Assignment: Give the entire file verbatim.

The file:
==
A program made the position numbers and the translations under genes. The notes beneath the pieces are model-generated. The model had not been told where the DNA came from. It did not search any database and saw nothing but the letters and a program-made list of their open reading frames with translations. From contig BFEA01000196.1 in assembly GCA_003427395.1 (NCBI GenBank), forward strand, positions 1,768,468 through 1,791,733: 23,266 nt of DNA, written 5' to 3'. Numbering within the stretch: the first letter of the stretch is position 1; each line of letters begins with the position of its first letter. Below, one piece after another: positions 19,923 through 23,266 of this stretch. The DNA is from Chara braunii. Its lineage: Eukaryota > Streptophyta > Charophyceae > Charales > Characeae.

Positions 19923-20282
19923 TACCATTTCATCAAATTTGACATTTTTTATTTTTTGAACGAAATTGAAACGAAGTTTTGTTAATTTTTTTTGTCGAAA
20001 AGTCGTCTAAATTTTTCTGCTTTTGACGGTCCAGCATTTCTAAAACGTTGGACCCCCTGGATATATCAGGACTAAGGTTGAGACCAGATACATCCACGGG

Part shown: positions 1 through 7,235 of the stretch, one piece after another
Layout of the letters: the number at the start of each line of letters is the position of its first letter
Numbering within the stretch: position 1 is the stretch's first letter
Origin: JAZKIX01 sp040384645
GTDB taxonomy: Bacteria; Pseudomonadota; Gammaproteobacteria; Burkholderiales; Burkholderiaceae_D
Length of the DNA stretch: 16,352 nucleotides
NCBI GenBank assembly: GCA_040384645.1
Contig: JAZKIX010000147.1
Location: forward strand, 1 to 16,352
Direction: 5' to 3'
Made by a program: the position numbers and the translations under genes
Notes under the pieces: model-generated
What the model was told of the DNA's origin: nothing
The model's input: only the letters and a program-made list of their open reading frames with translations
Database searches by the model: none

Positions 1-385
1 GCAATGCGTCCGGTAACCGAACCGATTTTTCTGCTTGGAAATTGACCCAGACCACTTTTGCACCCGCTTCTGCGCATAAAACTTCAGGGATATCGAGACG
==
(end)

A program made the position numbers and the translations under genes. The notes beneath the pieces are model-generated. The model had not been told where the DNA came from. It did not search any database and saw nothing but the letters and a program-made list of their open reading frames with translations. From contig BFEA01000196.1 in assembly GCA_003427395.1 (NCBI GenBank), forward strand, positions 1,768,468 through 1,791,733: 23,266 nt of DNA, written 5' to 3'. Numbering within the stretch: the first letter of the stretch is position 1; each line of letters begins with the position of its first letter. Below, one piece after another: positions 19,923 through 23,266 of this stretch. The DNA is from Chara braunii. Its lineage: Eukaryota > Streptophyta > Charophyceae > Charales > Characeae.

Positions 19923-20282
19923 TACCATTTCATCAAATTTGACATTTTTTATTTTTTGAACGAAATTGAAACGAAGTTTTGTTAATTTTTTTTGTCGAAA
20001 AGTCGTCTAAATTTTTCTGCTTTTGACGGTCCAGCATTTCTAAAACGTTGGACCCCCTGGATATATCAGGACTAAGGTTGAGACCAGATACATCCACGGG

Part shown: positions 1 through 7,235 of the stretch, one piece after another
Layout of the letters: the number at the start of each line of letters is the position of its first letter
Numbering within the stretch: position 1 is the stretch's first letter
Origin: JAZKIX01 sp040384645
GTDB taxonomy: Bacteria; Pseudomonadota; Gammaproteobacteria; Burkholderiales; Burkholderiaceae_D
Length of the DNA stretch: 16,352 nucleotides
NCBI GenBank assembly: GCA_040384645.1
Contig: JAZKIX010000147.1
Location: forward strand, 1 to 16,352
Direction: 5' to 3'
Made by a program: the position numbers and the translations under genes
Notes under the pieces: model-generated
What the model was told of the DNA's origin: nothing
The model's input: only the letters and a program-made list of their open reading frames with translations
Database searches by the model: none

Positions 1-385
1 GCAATGCGTCCGGTAACCGAACCGATTTTTCTGCTTGGAAATTGACCCAGACCACTTTTGCACCCGCTTCTGCGCATAAAACTTCAGGGATATCGAGACG